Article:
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China responds to Trump’s “retaliatory” decision against its companies

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China, on Monday, vehemently rejected US President Donald Trump‘s decision to block US investments in some Chinese companies.

A spokesperson for the Chinese Ministry of Commerce said today that the United States ignored the facts and considered some Chinese companies to be companies controlled by the military, a move that lacks evidence.

The spokesperson added that the United States has repeatedly generalized the principle of national security, abused state power, imposed continuous repression on specific Chinese companies, and violated many times the basic principles of market competition that the United States claimed to support, and also violated international trade laws.

According to Xinhua, the spokesperson said economic cooperation between China and the United States is mutually beneficial, adding that the interests of all countries are deeply intertwined in the era of globalization.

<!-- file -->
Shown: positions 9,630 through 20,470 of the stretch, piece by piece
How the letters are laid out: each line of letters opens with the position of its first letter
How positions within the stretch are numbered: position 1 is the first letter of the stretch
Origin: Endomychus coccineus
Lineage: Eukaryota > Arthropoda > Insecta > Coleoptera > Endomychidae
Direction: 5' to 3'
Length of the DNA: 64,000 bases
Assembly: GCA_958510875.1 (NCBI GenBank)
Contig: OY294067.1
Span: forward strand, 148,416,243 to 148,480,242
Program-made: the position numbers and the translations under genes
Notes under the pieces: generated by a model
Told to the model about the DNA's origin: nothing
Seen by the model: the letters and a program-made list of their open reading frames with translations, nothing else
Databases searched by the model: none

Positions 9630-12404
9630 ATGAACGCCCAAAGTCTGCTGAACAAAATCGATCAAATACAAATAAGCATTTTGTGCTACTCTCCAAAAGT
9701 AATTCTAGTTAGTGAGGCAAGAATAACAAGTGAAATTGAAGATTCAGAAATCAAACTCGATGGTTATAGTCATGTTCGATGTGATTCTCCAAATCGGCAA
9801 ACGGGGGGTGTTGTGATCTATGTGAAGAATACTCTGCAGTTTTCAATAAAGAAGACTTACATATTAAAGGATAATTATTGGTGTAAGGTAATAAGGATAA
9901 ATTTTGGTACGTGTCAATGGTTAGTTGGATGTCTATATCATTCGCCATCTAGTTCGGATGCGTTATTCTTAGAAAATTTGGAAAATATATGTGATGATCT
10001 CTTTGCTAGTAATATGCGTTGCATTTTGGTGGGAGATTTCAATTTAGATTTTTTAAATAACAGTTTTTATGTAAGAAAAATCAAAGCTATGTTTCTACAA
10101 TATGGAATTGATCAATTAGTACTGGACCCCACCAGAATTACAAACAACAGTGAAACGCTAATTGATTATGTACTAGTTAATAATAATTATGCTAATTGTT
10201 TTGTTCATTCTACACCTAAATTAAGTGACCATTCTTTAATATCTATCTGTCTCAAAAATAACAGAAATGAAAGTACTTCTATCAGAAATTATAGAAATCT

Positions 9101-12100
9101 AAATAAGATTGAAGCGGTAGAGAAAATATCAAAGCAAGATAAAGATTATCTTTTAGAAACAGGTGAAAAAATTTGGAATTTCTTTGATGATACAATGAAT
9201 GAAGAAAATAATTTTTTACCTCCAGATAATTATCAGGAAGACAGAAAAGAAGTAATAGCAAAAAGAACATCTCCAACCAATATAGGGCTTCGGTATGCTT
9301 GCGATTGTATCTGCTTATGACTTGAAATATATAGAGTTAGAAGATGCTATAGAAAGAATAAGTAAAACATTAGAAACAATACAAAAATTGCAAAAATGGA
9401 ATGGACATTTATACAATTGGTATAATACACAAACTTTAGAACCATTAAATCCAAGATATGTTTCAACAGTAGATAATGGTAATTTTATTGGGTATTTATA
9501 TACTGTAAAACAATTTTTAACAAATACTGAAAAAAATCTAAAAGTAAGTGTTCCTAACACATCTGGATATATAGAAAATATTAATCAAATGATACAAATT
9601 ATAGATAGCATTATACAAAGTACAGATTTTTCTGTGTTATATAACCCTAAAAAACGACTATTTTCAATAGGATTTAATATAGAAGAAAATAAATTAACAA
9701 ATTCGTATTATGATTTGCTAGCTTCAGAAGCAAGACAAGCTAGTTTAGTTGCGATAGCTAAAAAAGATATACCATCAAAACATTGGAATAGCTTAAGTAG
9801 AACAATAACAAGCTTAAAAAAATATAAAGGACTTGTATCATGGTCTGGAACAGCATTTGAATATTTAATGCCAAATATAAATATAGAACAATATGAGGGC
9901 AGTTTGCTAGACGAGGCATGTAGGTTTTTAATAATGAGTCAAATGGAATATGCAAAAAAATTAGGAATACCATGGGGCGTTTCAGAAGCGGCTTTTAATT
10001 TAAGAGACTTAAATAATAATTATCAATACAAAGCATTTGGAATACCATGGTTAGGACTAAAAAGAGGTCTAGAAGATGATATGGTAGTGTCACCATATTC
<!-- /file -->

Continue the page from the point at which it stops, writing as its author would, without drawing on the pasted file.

“The actions of some politicians can not suppress market forces,” the spokesperson stated.

The ministry said Chinese companies have always adhered to laws and regulations in their international operations and will continue to establish mutually beneficial cooperation with other countries based on respecting market rules and relevant laws.

“China urges the United States to stop the unfounded repression of Chinese companies and to provide a fair and non-discriminatory environment for their normal operations in the United States,” the spokesperson added.

US President Donald Trump signed an executive order that prevents Americans from investing in Chinese companies that the US administration says are owned or controlled by the Chinese military.

The executive order applies to 31 Chinese companies, which the US administration says “enable the development and modernization” of the Chinese military and “directly threaten” the security of the United States.

Trump’s order also bans US investors from owning or trading any securities that originate from or are exposed to those companies.

Trump’s order, which is scheduled to go into effect on January 11, comes as trade and technology battles between the world’s two largest economies intensified.

Source: iktisatnc

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